San Francisco Bay Guardian
May 14 - 20, 2014 | Survivors!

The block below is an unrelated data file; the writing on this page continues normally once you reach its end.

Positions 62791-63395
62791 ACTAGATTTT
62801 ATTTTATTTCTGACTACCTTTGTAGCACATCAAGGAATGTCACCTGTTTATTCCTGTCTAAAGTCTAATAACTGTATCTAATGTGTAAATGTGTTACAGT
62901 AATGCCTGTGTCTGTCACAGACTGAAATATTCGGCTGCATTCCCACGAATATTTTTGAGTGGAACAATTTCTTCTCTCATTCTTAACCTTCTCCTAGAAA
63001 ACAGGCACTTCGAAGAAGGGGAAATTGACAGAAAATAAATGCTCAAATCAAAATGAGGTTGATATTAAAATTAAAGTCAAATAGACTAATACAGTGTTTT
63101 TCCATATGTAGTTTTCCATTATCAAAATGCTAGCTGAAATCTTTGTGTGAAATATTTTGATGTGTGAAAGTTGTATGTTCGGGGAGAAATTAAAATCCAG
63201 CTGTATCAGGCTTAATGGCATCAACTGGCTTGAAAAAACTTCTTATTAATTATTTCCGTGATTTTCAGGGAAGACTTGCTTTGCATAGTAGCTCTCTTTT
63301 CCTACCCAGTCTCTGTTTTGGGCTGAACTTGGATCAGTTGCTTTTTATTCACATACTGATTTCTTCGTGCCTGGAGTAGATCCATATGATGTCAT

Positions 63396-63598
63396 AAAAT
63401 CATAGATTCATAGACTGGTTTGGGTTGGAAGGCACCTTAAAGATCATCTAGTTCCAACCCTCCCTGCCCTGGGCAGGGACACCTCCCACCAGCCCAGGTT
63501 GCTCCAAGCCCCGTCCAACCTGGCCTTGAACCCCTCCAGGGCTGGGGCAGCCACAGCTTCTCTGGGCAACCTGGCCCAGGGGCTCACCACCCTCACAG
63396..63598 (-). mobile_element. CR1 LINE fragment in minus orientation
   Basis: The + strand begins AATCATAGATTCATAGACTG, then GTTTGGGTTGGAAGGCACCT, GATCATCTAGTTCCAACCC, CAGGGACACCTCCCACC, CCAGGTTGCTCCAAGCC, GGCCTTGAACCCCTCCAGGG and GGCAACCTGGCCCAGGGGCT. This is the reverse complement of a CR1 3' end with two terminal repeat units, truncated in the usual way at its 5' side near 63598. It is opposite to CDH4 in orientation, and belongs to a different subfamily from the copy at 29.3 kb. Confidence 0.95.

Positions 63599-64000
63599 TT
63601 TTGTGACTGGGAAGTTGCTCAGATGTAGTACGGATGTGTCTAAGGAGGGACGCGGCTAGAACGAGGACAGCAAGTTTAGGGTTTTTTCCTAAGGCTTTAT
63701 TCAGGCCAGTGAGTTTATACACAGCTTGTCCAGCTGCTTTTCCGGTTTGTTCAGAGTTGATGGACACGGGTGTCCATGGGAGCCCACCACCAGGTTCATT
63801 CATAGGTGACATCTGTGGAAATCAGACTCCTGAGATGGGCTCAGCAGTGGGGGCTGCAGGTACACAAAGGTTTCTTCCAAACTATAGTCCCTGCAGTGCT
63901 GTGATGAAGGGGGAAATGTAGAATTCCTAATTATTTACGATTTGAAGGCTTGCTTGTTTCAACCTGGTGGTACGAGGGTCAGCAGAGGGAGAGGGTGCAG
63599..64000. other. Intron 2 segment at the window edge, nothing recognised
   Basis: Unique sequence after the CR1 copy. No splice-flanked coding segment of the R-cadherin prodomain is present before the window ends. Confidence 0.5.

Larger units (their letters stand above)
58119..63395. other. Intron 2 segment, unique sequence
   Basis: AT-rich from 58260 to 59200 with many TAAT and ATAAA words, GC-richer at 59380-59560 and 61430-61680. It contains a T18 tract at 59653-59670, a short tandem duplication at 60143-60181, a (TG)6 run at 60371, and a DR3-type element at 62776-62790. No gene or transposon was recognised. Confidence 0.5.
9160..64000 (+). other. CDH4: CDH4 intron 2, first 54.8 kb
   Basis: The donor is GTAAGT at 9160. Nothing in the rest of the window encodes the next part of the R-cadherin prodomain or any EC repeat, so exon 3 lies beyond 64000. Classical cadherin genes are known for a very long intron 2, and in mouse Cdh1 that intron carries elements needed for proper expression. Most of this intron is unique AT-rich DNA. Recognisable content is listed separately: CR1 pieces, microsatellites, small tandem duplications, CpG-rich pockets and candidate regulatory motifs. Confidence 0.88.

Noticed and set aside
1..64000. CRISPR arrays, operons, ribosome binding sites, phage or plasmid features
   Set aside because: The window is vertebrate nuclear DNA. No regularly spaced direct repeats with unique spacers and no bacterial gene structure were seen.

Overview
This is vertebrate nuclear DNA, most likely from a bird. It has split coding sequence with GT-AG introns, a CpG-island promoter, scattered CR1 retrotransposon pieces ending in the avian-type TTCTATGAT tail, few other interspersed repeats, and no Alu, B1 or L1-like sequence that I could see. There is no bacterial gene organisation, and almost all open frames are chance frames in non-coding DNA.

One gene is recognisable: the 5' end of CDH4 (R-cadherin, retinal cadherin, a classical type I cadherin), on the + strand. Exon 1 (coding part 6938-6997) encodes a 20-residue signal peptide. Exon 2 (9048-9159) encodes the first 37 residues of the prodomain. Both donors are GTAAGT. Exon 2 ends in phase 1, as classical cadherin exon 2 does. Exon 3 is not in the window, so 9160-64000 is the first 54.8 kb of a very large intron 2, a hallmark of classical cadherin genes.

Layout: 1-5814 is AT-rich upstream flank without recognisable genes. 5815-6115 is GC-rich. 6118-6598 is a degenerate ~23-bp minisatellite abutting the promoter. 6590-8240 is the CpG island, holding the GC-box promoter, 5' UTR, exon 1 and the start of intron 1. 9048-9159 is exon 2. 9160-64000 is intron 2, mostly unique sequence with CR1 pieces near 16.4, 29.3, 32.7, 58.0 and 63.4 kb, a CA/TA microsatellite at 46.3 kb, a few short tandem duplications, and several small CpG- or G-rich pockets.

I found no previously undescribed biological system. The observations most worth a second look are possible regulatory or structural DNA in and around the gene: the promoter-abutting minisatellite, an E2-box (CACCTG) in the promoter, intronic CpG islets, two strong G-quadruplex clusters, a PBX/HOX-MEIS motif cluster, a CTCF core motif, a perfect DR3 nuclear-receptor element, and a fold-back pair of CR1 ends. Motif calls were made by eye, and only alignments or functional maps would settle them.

r a i s i n g t h e s a n f r a n c i s c o b ay g u a r d i a n | s f b g . c o m | m ay 1 4 - 2 0 , 2 0 1 4 | V o l . 4 8 , N o . 3 3 | F r e e h e l l s i n c e 1 9 6 6 income gap Dueling minimum wages headed for SF ballot P10 Noir and more â€˜I Wake Up Dreamingâ€™ returns to the Roxie P34 porn crackdown Will Kink.com flee the Armory for Nevada? 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SAN FRANCISCO (415) 621-8400 1090 Bryant St. Corner of 9th & Bryant MONDAY - FRIDAY: 9am-6:00pm AMPLE G! SATURDAY: 9:30am-6pm PARKIN PRICES GOOD MAY 15 - MAY 21, 2014 EXCEPT WHERE INDICATED. CLOSED SUNDAY: 11am - SUNDAY 5pm FOR INVENTORY FULL RENTAL DEPT. (415)621-7400 Our Rental Department is open from 8am until 6pm Mon-Fri, 9:30am to 6pm Saturday and closed Sunday if paid in full within *Valid on any purchase of $199 or more for the 6-month offer and on any purchase of $499 or more for the 12-month offer made on your Samy’s account. On promo purchase balance, monthly payments required, but no finance charges will be assessed if (1) promo purchase balance paid in full in 6 or 12 months, and (2) all minimum monthly payments on account paid when due. Otherwise, promo may be terminated and treated as a non-promo balance. Finance Charges accrued at the Purchase APR will be assessed from the purchase date. Regular rates apply to non-promo balances, including optional charges. 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Minimum Monthly Payments Required. news the selector music arts + culture film classifieds JOHN FLUEVOG SHOES SFBG AD: IFD TRIM SIZE: 10.13 in W x 11 in H, Pg. 3 O N I N T E R N AT I O N A L F LU E VO G DAY F LU E VO G E R S W I L L R E J O I C E I N D E A L S F E S T I V I T I E S A N D G I V E AWAYS AT T H E I R N E I G H B O R H O O D F LU E VO G S TO R E S I M AG I N E N E W Y E A R S S T PA D DY ’ S DAY A N D M A R D I G R A S R O LLE D I N TO O N E W I T H A S I D E O F A M A ZI N G S H O E S T ELL YO U R PA N T S ! ﹕ ﹕ #ﬂuevogday OFF OFF #ﬂuevogday J O H N F LU E VO G S H O E S HAIGHT ST · · | G R A N T AV E · · FLU EVO G CO M opinion news food + Drink the selector music arts + culture film classifieds May 14 - 20, 2014 / SFBG.com 3 INTELLIGENCE #DONTFUNDEVIL Activists are targeting Google this week as its shareholders meeting, by calling on the tech giant to disclose how much it spends on lobbying and contributions toward groups like the U.S. Chamber of Commerce. “While it sells our information and invests in technologies that could fundamentally shift society, such as robotics, artificial intelligence and drones,” said Sam Jewler, communications officer for Public Citizen’s U.S. Chamber Watch, “Google has strayed from its ‘Don’t Be Evil’ mantra and is spending unaccountable dark money on lobbying and on funding groups that stifle action on climate change, Internet rights, voting rights, good jobs and more.” Notorious NEMA By now readers have probably seen their news feeds light up with outrage over the fact that high-end apartment complex NEMA went out there and published a map of San Francisco that did not include the Castro or Chinatown. It’s the same mid-Market complex that spurred the earlier creation of a satirical Twitter account. Top tweet on the “ENEMA Lux Apartments” feed? “Amenities not enemies! Tech not blech! White not blight!” DOC CLOCK The 13th annual San Francisco Documentary Film Festival, always a top pick amid the Bay Area’s overpopulated film-fest scene, announced its programming last week. The fest, which runs at the Roxie and Brava Theaters in SF, and the Oakland School of the Arts, kicks off June 5 with Actress, the latest from Robert Greene, who is also the recipient of DocFest’s Non-Fiction Vanguard Award. (Memo to any fans of The Wire : the subject of Actress is Brandy Burre, who played political troublemaker and McNulty foil Theresa D’Agostino.) The centerpiece film is The Internet’s Own Boy: The Story of Aaron Swartz, about the late programmer and activist; closing night brings Sundance-acclaimed doc Rich Hill, about kids growing up in rural Missouri. Check out the whole program (Zombies! Punks! Cults! Christmas music fanatics!) at www.sfindie.com. Snapshot: back to business Photo by @coolerinthefog Tag your Instagram photos #sfbgsnapshot for a chance to be featured here in next week’s paper. Each week we’ll pick a new theme, and a new favorite. Next week’s photo challenge theme: “live music,” in honor of our upcoming Summer Music Issue. SFBG Radio Now you can be Guardian listeners as well as Guardian readers. The Guardian’s new radio show, Alternative Ink, is now airing biweekly on BFF.fm, San Francisco’s best Internet radio station. Alternating every other week with the SF Weekly, we deliver a blend of music, talk, and random musings. Visit BFF.fm or sfbg.com to hear our latest show, recorded live in the studio on Sun/11. Celebrate small biz You (yes, you!) are cordially invited to join us for a happy hour where we’ll toast our Small Business Awards winners and all members of the small business community. Enjoy a celebratory drink (or three); we’ll be serving delicious cocktails poured with Distillery 209 Gin by the talented bar staff at Virgil’s. It’s happening Wed/14, 6:30-8:30pm, at Virgil’s Sea Room, 3152 Mission, SF. SRO owners sued It’s often rumored that housing conditions in certain San Francisco single-room occupancy hotels, or SROs, are atrocious. And now, a May 12 lawsuit filed by City Attorney Dennis Herrera alleges that when it comes to hotels under the ownership of one family in particular, the housing conditions are also illegal. Herrera’s suit names the Thakor family, owners of more than a dozen SROs, charging that the city contractors are renting uninhabitable rooms to vulnerable occupants and making false claims for payment from the city. “San Francisco’s response to our affordable housing crisis must include aggressively protecting our most vulnerable residents,” Herrera said. Pitting the homeless against the poor We’re happy to see the Sup. Mark Farrell, who represents the wealthiest part of the city, take an active interest in reducing homelessness. But a proposal he introduced as we were going to press strikes us as a little out-of-touch with how most San Franciscans are struggling to get by these days. His Homeless Tenant Preference Legislation would give the homeless and those formerly homeless individuals in supportive housing priority for all affordable housing programs and units managed by the city. So rather than taxing wealthy industries to build more affordable housing, we’re going to pit the homeless against the poor while promoting a housing boom for the rich? So slipping into homelessness would be a prerequisite for housing subsidies? Try again, supervisor. 4 SAN FRANCISCO BAY GUARDIAN David Chiu’s AMA Board of Supervisors President and Assembly candidate David Chiu went onto Reddit on May 12 for an “ask me anything.” One voter threw this curveball: “I’m a bigger fan of you than Campos, should I just vote for him to send him off to Sacramento to keep you here?” Chiu’s response might serve as advice for anyone trying to decide whether they should vote for him or David Campos for Assembly. “I hope you don’t mind if I suggest a flaw in the logic to your question,” he wrote. “Whoever you send to represent you in Sacramento could be your representative for the next 12 years. Whoever loses this election will very likely only be in office for another two years. What would you rather have — 12 years of someone you support or two years of someone you don’t?” Then he added a smiley face. :) guardian photo by mike koozmin Soundtrack to the city What exactly does a “sound sculpture” look like? We’re not quite sure either, but judging from what we’ve heard about Sonic Dreamscape, the new installation by sound artist Bill Fontana that’s set to debut this weekend as part of the opening of the North Beach Branch Library, you’ll want to tune in. Fontana, a North Beach resident, has been recording the sounds of his neighborhood or the past 15 years, including the bustle of restaurants and cafes, a reading by Lawrence Ferlighetti, Telegraph Hill parrots squawking up a storm, and more; the mix, which will be broadcast from weatherproof speakers on one side of the library’s building, will shift constantly so that no two moments are the same. Sounds pretty sweet. photo by Christoph Rembser Follow us for more intelligence @sfbg San Francisco Bay Guardian @sfbayguardian www.sfbg.com opinion news food + Drink the selector music arts + culture film classifieds www.sfbg.com/mission-guide As it turns out, size really doesn’t matter THE SAN FRANCISCO BAY GUARDIAN | SFBG.COM An independent, locally owned and edited newspaper “IT IS A NEWSPAPER’S DUTY TO PRINT THE NEWS AND RAISE HELL.” Wilbur Storey, statement of the aims of the Chicago Times, 1861 PUBLISHER marke bieschke EDITOR steven t. jones SENIOR EDITOR, ARTS AND ENTERTAINMENT cheryl eddy NEwS EDITOR rebecca bowe MUSIc EDITOR emma silvers STAff wRITER joe fitzgerald rodriguez cOLUMNISTS marcia gagliardi, jason henderson, jessica lanyadoo cOPy EDITOR stewart applin EDITOR AT LARGE bruce b. brugmann cONTRIBUTING EDITORS kimberly chun, susan gerhard, johnny ray huston, lynn rapoport, j.h. tompkins cONTRIBUTING wRITERS robert avila, david bacon, darwin bondgraham, garrett caples, michelle devereaux, camper english, rita felciano, peter galvin, shawn gaynor, nicole gluckstern, gary hanauer, dennis harvey, martin a. lee, sean mccourt, d. scot miller, ryan prendiville, ben richardson, emily savage, amber schadewald, norman solomon, matt sussman, michelle tea, andre torrez, sara maria vizcarrondo INTERNS francisco alvarado, bryan augustus, laura b. childs, brian mcmahon, sabrina rubakovic ART DIREcTOR brooke ginnard SEcTION ILLUSTRATOR lisa congdon cONTRIBUTING ARTISTS tim daw, keeney + law photography, mike koozmin, brittany m. powell, matthew reamer, amanda rhoades, charles russo, sixteenth + broadway photography, luke thomas, tom tomorrow cREATIvE SERvIcES DIREcTOR bill evans ASSISTANT PRODUcTION MANAGER doran shelley cONTROLLER rachel liu ADvERTISING SALES MANAGER emily forster MARkETING MANAGER jackie andrews AccOUNT ExEcUTIvES jessica bates-smith, shauna casey, veronica guevara, tim hayman, clayton lamb, david lee, sam liss, sabrina shelton, jordan spiers, keith winston ADvERTISING SALES cOORDINATOR myeisha keys In association with the Mission Merchants: Small Business happy hour at Virgil’s Sea Room JOIN US FOR OUR SMALL BUSINESS AWARDS HAPPY HOUR Wednesday, May 14 from 6:30-8:30pm Virgil’sof Sea our Room, Small 3152 Mission, SF In honor Business Issue (the issue you hold in your hands, dear reader) we invite you to toast our winners and all members S HIT ANDS of the small businessST community with a celebratory cocktail (or 14 Y A M three). We’ll have discounted drinks poured with Distillery 209 Gin, free samples of Diep9 Genever (the “Grandfather of Gin”) on the patio, plus a free jukebox and warm, sunny weather for maximum #funtimes. See you there! Drink local with discounted cocktails poured with Distillery 209 Gin and enjoy free tastings from Diep9 Genever THE SAN FRANCISCO BAY GUARDIAN’S SMALL BUSINESS AWARDS ISSUE Shouting out local and independent entrepreneurs in the Bay Area in honor of Small Business Week EDITORIAL Wednesday, May 14 from 6:30-8:30pm @ Virgil’s Sea Room, 3152 Mission, SF We’ve got more bikes in stock & ready to ride than any shop in SF, many on sale! 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TUE-fRI 6pm-11pm, SaT 4pm-10pm BENDER’S GRILL Hybrid/City Bikes Kids Bikes SF, CA 94110 (415)642-5895 and/or identification cards may obtain marijuana a medical dispensary. Only individuals with legally recognized medicalfrom cannabis recommendations and/or identification cards may obtain marijuana from a medical dispensary. WWW.BERNALHEIGHTS.ORG Only individuals with legally recognized medical cannabis recommendations and/or identification cards may obtain marijuana from a medical dispensary. happy hoUR m-f 4-7pm whISkEy wED pBR & ShoT $5 fREE BBq SUNDayS 4-7pm PRODUCTION BUSINESS SALES AND MARKETING loCAlS PlEASurE gAlloWS PrE-lEgEnDArY muSiCAl ChAir DAnCE PArTY! FolloWing AT 9Pm FrEE! WED 5/21 9Pm, FrEE ChArliE mEgirA (iSrAEl) WEDnESDAY 5/14 AT 6:30Pm $6 Road Bikes CARNAVAL CARNAVAL CELEBRATION! CELEBRATION! 9AM-2AM, MAY 26TH Drink and food specials all day! $6 Samba Sangria Mountain Bikes THE SAN FRANCISCO MEDIA CO. 225 bush st., 17th floor san francisco, ca 94104 PRESIDENT todd a. vogt ExEcUTIvE v.P. AND cfO pat brown ExEcUTIvE v.P. david ceccarelli cIRcULATION DIREcTOR mike higgins EDITORIAL, BUSINESS (415) 255-3100 cIRcULATION (415) 359-2862 fAx (415) 437-3657, (415) 255-8955 DISPLAy/NATIONAL ADvERTISING (415) 255-4600 fAx (415) 487-2594 fOUNDERS AND cO-PUBLISHERS, 1966-2012 bruce b. brugmann and jean dibble Burn DoWn ThE DiSCo! WAvE, SYnTh-PoP, goTh, groovE, hiP-hoP... DJ 2ShY-ShY AnD DJ mElT W/ u 3225 22nd ST. @ miSSion SF CA 94110 415-647-2888 • www.makeoutroom.com 9AM-2AM, MAY 25TH $6 Margarita · $6 Rio Rum Punch · @S. S.Van VanNess Ness 320024th 24thStreet Street@ 3200 Mon-Fri11AM-2AM 11AM-2AM••Sat-Sun Sat-Sun9AM-2AM 9AM-2AM Mon-Fri 415-550-7510 415-550-7510 Project Open Hand June 5th thru 8th BENEFIT SALE! *Sale limited to stock on hand. Performing Live at WHIRL Internationally THE SAN FRANCISCO BAY GUARDIAN (ISSN0036 4096) PUBLISHED WEEKLY EVERY WEDNESDAY BY SAN FRANCISCO mEDIA CO., 225 BUSH ST., 17TH FLOOR, SF, CA 94104. COPYRIGHT © 2014 BY SAN FRANCISCO mEDIA CO. LLC. ALL RIGHTS RESERVED. REPRODUCTION OR USE WITHOUT PERmISSION IS STRICTLY PROHIBITED. THE SAN FRANCISCO BAY GUARDIAN WAS ADJUDICATED NOV. 5, 1975, AS A NEWSPAPER OF GENERAL CIRCULATION IN SAN FRANCISCO COUNTY. NOT RESPONSIBLE FOR UNSOLICITED mANUSCRIPTS OR ART. BACK ISSUES: CHECK OUR SEARCH ENGINE FOR ARCHIVES OF ARTICLES PUBLISHED IN 1995 OR LATER. A COmPLETE FILE OF BACK ISSUES CAN BE FOUND AT THE SAN FRANCISCO PUBLIC LIBRARY, mAIN BRANCH. BACK ISSUES ARE AVAILABLE BY mAIL FOR $5 PER ISSUE. ADD $2 FOR ISSUES PRIOR TO 1985. CURRENT COPIES OF THE GUARDIAN ARE AVAILABLE FREE OF CHARGE, LImITED TO ONE COPY PER READER. ADDITIONAL COPIES OF THE CURRENT ISSUE OF THE GUARDIAN ARE AVAILABLE FREE AT THE GUARDIAN OFFICE, OR FOR $5 BY mAIL. NO PERSON mAY, WITHOUT PERmISSION OF THE GUARDIAN, TAKE mORE THAN ONE COPY OF EACH GUARDIAN WEEKLY ISSUE. acclaimed band featuring Nikki Nation, performing immense emotive power pop/ rock www.whirlmusic.com Opening: 5/16 10pM $10 fri EARShOT EnTERTAInMEnT & hEARTLESS WORLD pRESEnT AnDER pAAK. & ThE FREE nATIOnALS, LIVE SETS FROM “ThE SOCIAL” TEEKO (41FunK), SpInnIng ‘60S SOuL 45’S COSMIC MERCY www.cosmicmercy.com IOn ThE pRIZE + DJ VInROC 5/17 10pM $10 VALENCIA CYCLERY 1065 & 1077 Valencia ( Btwn 21st & 22nd St. ) • SF SALES 415-550-6600 • REPAIRS 415-550-6601 sat 2565 Mission Street, San Francisco opinion news food + Drink the selector Doors @ 8 pm - $5 cover Saturday, May 17th SATuRDAY nIghT SOuL pARTY WITh DJS LuCKY, pAuL pAuL & phEngREn OSWALD ($5 DISCOunT In SEMI-FORMAL ATTIRE) ELBO ROOM IS LOCATED AT 647 VALEnCIA nEAR 17Th valenciacyclery.com film classifieds May 14 - 20, 2014 / SFBG.com 5 Mon-Sat 10-6, Thu 10-7, Sun 11-5 music arts + culture opinion By Dave Fleming and Lorraine Thiebaud OPINION When the economy crashed in 2008, healthcare workers in San Francisco were forced to do more with less. Six years later, we’re doing less with less. Our patients are paying the price. As nurses, we know what that means: Mayor Ed Lee’s San Francisco needs a checkup. Unfortunately, the prognosis for our healthcare system is not good. In 2008, the voters of San Francisco overwhelmingly passed a $900 million bond to build a new, earthquake-safe trauma center at San Francisco General Hospital. That public investment will have been a waste if the city refuses to plan for safe staffing inside the shiny new building. Are there enough nurses, ancillary staff, and clerks to safely care for all our patients? No. At every level, from clinics to the emergency room, we have an unsafe staffing shortage. This unsafe nurse and caregiver staffing is a major cause of poor patient outcomes, and also for all the tragic incidents that have occurred in recent months. A range of problems can occur when patients don’t have enough access to nurses and caregivers, from falls to infections to longer hospital stays to increased violence by patients. Currently, the Department of Public Health has 90 vacant positions for registered nurses and 60 for other frontline caregivers. The positions were approved in the budget, and counted on by health facilities, but never filled by City Hall. The Mayor’s Office makes a habit of saving money by keeping these jobs open. As a result, our healthcare facilities — including our only trauma center, General Hospital — consistently operate at a higher capacity than we are budgeted for. General is not only out of compliance with state law that determines safe staffing ratios, it is also routinely out of compliance with its own internal policies for safe patient ratios. We see the results of this chronic, systemwide understaff6 SAN FRANCISCO BAY GUARDIAN We should make changes that foster a respect for the law. SF needs a check-up ing in our emergency room. The emergency room at SF General is on diversion status 43 percent of the time, about double the rate of 2012. That means the ER is closed to non-trauma patients because it’s too full. It costs the city $1.4 million per month to pay private hospitals to treat diverted patients. We frequently have patients who should be admitted to a hospital bed held in the ER hallways for hours. This stress on our healthcare system will get worse as the Affordable Care Act is implemented in coming months and years. San Francisco expects another 20,000 primary care patients in its clinic system. Our primary care providers are already overwhelmed, and there is no plan for the influx of new patients. Instead, the city proposes to increase primary care providers’ patient load by up to 50 percent. Moreover, San Francisco has failed to complete a contract with any Covered California health plan to allow the city to continue to treat (and be reimbursed for) newly insured patients. While the diagnosis is bleak, the nurses’ cure is clear. San Francisco’s healthcare system can get healthy with some simple steps: First, get the politics out of the way and immediately hire the nurses and caregivers already approved in the budget. Second, base the public health budget on the actual number and needs of our patients, not on political convenience. Finally, Mayor Lee needs to commit to a healthy San Francisco. Economic inequality is the moral issue of our day, and healthcare is a major factor. It is time for Lee to stand with us in our fight to make San Francisco livable for everyone, and that includes access to quality healthcare. Until that happens, San Francisco needs a checkup, and our healthcare system needs a cure. 2 Dave Fleming and Lorraine Thiebaud are registered nurses at San Francisco General Hospital. opinion news Stop wiggling around the bike debate EDITORIAL Our blog post last week about traffic cops ticketing bicyclists riding the Wiggle on Bike to Work Day (see “Bike sting on BTWD,” page 13) triggered heated reader reactions on both sides, as stories about bikes often do. Many are angry that cyclists routinely run stop signs, while cyclists argue police should focus enforcement on motorists who present a far greater danger to the public. When we finally heard back from the San Francisco Police Department this week, a spokesperson said that targeted enforcement on the Wiggle is being driven by complaints, and that the SFPD is compelled to act on those complaints and can’t selectively enforce traffic laws. A few people in the neighborhood have pledged in online forums to put a stop to the scofflaw behavior of cyclists there. This presents an ideal opportunity for San Francisco to finally have a long-overdue discussion about traffic safety and how to encourage more people to ride bikes, which is official city policy food + Drink — and for good reason in this era of global warming, fiscal austerity, and increasing traffic congestion. The Wiggle — a series of city-posted turns snaking their way through Lower Haight — is a crucial east-west connection that is one of the most well-traveled bike routes in the city. But it also includes stop signs at the end of every block, six in all, that almost every cyclist slowly rolls through. Rather than let a few people undermine the city’s voter-approved policies promoting cycling, we should see this standoff as an opportunity to use intersection designs and traffic enforcement strategies that recognize it unnecessarily clogs up intersections for everyone when cyclists lose their momentum and have to start pedaling from a full stop. So as part of the study of Wiggle intersections that is now underway, the city should give serious consideration to installing traffic circles at each of these intersections, something it should then consider for intersections music throughout the city that have high volumes of cyclist traffic. San Francisco should also start pushing statewide reforms like Idaho-style laws allowing cyclists to treat stop signs as yield signs and red lights as stop signs, which wouldn’t change when motorists or pedestrians have the right-ofway, simply enshrining into law how cyclists already ride. In the meantime, the SFPD should focus on dangerous intersections and behaviors, as Police Chief Greg Suhr has already pledged, and clearly communicate that priority to traffic cops. As it does with marijuana laws, San Francisco should make a deliberate decision to not make criminals of otherwise law-abiding citizens. If thousands of San Franciscans are breaking the same law everyday, in the same intersections that actually have low collision rates, perhaps the problem is systemic. We should make changes that foster a respect for the law, not pursue crackdowns that will only feed division and hostility on our streets. 2 film classifieds the selector arts + culture . r s e t y e b a B rmom . e t h T sine s a B um. c l . . l a r i i T yo a h c b a B king n. c r o ö j R yB b a B ll. Do tle. t . o s B per . e a i D x On o b X e m i T . d d Da ivere l e D S:10.13” S:11” When you can get delivery from all of your favorite stores in 24 hours or less, a diversion is never more than a few clicks away. google.com/express opinion news food + Drink the selector music arts + culture film classifieds May 14 - 20, 2014 / SFBG.com 7 opinion environment By Rebecca Bowe firstname.lastname@example.org BASED ON EARTH For this second installment of our environmental news column, we’re looking at climate change from wildly different perspectives. We’ll explore whether local green-tech manufacturing firms can help wean California off fossil fuels, highlight some key data from the National Climate Assessment, and hear from an Amazonian shaman who’s fed up with white people making a mess of the planet and his home territory. Davi Kopenawa in Muir Woods photo by Pablo Levinas Stored power CalCharge gives regional energy-storage companies access to national laboratories such as Lawrence Berkeley National Lab, facilities described by DOE renewables expert David Danielson as “science and engineering powerhouses at the forefront of clean energy innovation.” One of the first grid-scale energy storage firms to join CalCharge is EnerVault, a flow battery manufacturer that’s working on a major installation in Turlock that will be located with a tracking solar system and an electric irrigation pump. “The little dark secret about solar is that it’s intermittent,” explained Tom Steipen, CEO of Primus Power, a flow battery manufacturing firm based in Hayward that recently joined CalCharge. On cloudy days, solar arrays won’t produce as much power. Wind presents similar challenges: “Wind in North America is stronger at night — but we don’t need it at night, we need it in the afternoon. So anything you can do to de-couple the instantaneous supply from demand is good for the environment, good for the economy, and that’s what energy storage does. ... I like to describe it as a warehouse of electrons.” Primus makes energy pods — an array of batteries that stand about six feet tall, placed in two rows within a shipping container — which can be fed by renewable power arrays and tied in with the grid. The pods can be stacked in Legolike fashion, enabling more energy storage. They are then positioned beside a second shipping container, outfitted with equipment to convert stored DC power to AC power that can be sent over transmission lines. Primus Power plans to make one of its first energy pod shipments to Miramar, the site of a marine base opinion news Stashing electrons A new green technology sector in the Bay Area could help find the missing puzzle piece needed to establish a sustainable clean-energy mix for the state’s future. Californians continue to rely on a majority of electricity sources that are environmentally unfriendly: natural gas, nuclear power, and even coal. Generating electricity by burning fossil fuels contributes to air pollution, consumes vast quantities of freshwater, and releases greenhouse-gas emissions, exacerbating global climate change. But this is all starting to change. Since California requires utilities to convert one-third of their energy mix to renewable sources